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Import the server or CA certification in coldfusion server

By on September 15, 2010

Last whole week working with a project which involve the integration with 3th party API through the HTTPS secure channel using coldfusion CFHTTP. I come across with the following error message:


I/O Exception: peer not authenticated


Try to Google it for some time and find out that I need to import the 3th party certificate into my Coldfusion server by using some keytool certificate import tools. Trying few times but still can’t get it work until I found a blog which showing a very effective way and free tools for import the certificate.


These instructions are for Windows based machines but the concepts and tools should work on Mac or Unix based platforms.


1. Install tools

Download and install Portecle JVM certificate manager

(portecle-1.5.zip) You do not need the source (src) version

https://sourceforge.net/projects/portecle

The easiest way to install Portecle is to unzip the contents of the zip file to a directory such as C:Program Filesportecle-1.5 Then find the file “Portecle.jar”, right click it and send it to your desktop as a shortcut. You can then use this shortcut to launch Portecle. (optionally you can also change the name of the shortcut and change the icon to use the portecle.ico file for the icon)


2. Extract the certificate

The easy way to get the certificate is ask from the issuer, but if you unable to do so, you may have another alternative solution which you open the https page in your browser and double click on the lock logo at bottom left of the browser (the lock appear just beside the url addrss for Google Chrome)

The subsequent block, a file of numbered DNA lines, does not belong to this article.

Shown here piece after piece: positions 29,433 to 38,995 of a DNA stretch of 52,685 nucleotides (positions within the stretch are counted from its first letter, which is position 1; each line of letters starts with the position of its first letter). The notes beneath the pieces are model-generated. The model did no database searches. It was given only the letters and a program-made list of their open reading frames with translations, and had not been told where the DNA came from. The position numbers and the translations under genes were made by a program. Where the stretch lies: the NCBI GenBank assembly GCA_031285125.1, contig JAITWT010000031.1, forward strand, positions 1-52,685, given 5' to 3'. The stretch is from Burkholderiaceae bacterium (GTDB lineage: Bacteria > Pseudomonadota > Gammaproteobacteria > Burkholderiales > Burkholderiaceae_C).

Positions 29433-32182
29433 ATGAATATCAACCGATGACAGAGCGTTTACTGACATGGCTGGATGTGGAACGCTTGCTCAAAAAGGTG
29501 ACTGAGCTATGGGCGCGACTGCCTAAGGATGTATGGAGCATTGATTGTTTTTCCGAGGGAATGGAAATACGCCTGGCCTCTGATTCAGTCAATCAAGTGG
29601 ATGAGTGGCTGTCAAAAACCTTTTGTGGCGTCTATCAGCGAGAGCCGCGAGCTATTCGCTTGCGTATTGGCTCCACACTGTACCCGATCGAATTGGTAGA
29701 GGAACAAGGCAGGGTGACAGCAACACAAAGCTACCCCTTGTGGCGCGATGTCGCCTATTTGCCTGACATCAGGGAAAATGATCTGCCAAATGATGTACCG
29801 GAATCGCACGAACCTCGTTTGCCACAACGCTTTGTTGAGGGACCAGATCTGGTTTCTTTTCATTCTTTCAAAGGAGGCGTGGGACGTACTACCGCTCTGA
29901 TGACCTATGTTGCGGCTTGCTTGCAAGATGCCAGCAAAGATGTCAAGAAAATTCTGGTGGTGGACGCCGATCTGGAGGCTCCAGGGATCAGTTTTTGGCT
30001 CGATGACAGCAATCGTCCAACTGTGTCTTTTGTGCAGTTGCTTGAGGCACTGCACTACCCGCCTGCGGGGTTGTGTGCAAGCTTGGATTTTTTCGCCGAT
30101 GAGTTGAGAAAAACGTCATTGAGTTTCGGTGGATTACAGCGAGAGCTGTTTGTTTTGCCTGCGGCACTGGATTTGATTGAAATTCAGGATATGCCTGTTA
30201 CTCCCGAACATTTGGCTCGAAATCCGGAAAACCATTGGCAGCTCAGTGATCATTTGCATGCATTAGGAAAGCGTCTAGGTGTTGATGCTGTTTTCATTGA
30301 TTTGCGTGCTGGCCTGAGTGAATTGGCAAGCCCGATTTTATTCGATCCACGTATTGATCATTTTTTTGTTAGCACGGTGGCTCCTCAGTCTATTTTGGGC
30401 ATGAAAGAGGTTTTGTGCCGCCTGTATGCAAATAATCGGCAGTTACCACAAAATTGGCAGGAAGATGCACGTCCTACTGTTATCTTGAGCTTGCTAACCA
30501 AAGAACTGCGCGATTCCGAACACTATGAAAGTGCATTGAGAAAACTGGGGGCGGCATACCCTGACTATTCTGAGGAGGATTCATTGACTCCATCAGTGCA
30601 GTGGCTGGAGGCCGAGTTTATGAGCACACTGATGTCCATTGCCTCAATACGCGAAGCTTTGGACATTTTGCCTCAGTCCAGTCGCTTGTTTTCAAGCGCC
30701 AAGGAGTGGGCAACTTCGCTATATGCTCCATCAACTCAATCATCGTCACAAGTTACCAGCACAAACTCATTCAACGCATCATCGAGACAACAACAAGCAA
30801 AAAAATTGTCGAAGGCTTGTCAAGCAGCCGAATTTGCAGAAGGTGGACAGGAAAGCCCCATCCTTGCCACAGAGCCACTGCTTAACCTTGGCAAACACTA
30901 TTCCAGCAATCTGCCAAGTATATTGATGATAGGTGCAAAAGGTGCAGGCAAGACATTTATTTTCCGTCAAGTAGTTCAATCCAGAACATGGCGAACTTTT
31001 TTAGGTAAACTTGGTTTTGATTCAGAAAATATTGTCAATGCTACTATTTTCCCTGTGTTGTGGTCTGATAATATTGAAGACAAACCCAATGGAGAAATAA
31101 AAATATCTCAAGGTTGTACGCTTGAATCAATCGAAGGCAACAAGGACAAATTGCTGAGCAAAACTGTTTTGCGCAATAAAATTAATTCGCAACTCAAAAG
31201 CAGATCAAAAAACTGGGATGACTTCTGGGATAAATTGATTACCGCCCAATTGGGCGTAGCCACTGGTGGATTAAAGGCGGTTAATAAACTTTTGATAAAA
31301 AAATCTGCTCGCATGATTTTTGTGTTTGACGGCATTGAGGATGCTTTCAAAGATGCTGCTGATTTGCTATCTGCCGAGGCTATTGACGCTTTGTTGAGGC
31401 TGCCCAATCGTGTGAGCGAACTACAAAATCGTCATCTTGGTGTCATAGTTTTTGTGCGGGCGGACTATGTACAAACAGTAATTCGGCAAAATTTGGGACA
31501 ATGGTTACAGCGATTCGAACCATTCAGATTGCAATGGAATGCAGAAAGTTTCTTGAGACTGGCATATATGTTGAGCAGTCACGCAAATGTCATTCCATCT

Double click on the lock –> click the certificate information button –> go to details –> click the copy to file button –> Follow the wizard and select the base-64 encoded X.509 (.cer) format –> save the file


3. Install Certificate to Java Virtual Machine and/or ColdFusion server

Start Portecele.

On the [File] menu, select [Open Keystore File] navigate to and locate the keystore you are interested in.

For many java installations this will be located in your “jrelibsecurity” directory and might be named “cacerts”

For the ColdFusion 8 default developer install the path will be “c:coldfusion8runtimejrelibsecuritycacerts”

You will have to enter the password for the keystore. The default password is “changeit”


Now you are ready to import the key.

From the [Tools] menu select [Import Trusted Certificate]

Navigate to and locate the certificate you saved and click [Import]

You will need to reenter the keystore password.

You can change the alias if you desire but I would recommend leaving it as the default

Note: You may also be prompted to “trust” the certificate.


Click on the save button at the top of the portecle


4.       Restart you Java Virtual Machine/coldfusion application server.

For ColdFusion not installed on top of JRun you just need to restart the ColdFusion service. If you are running on top of JRun you also need to restart JRun.


Up to now, you already successfully import your partner certificate to your coldfusion/java server.


Please feel free to leave your suggestion if any. Click here for more information regarding Protecle




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Comments

One Response to “Import the server or CA certification in coldfusion server”

  1. I have done this now on several times and can ptrtey much confirm that it works just fine.I am running the J2EE (Multiserver Configuration) setup on Ubuntu Server (Dapper) which has been turned into a developer workstation running Gnome deskop, Eclispe WTP, etc.No issues as yet and stable like you would not believe.Tied in with Apache it really is the best way to develop web applications with ColdFusion, considering most good things will eventually be served on production Linux boxes, it makes sense to develop on the same too.Ethan CaneWeb Developer

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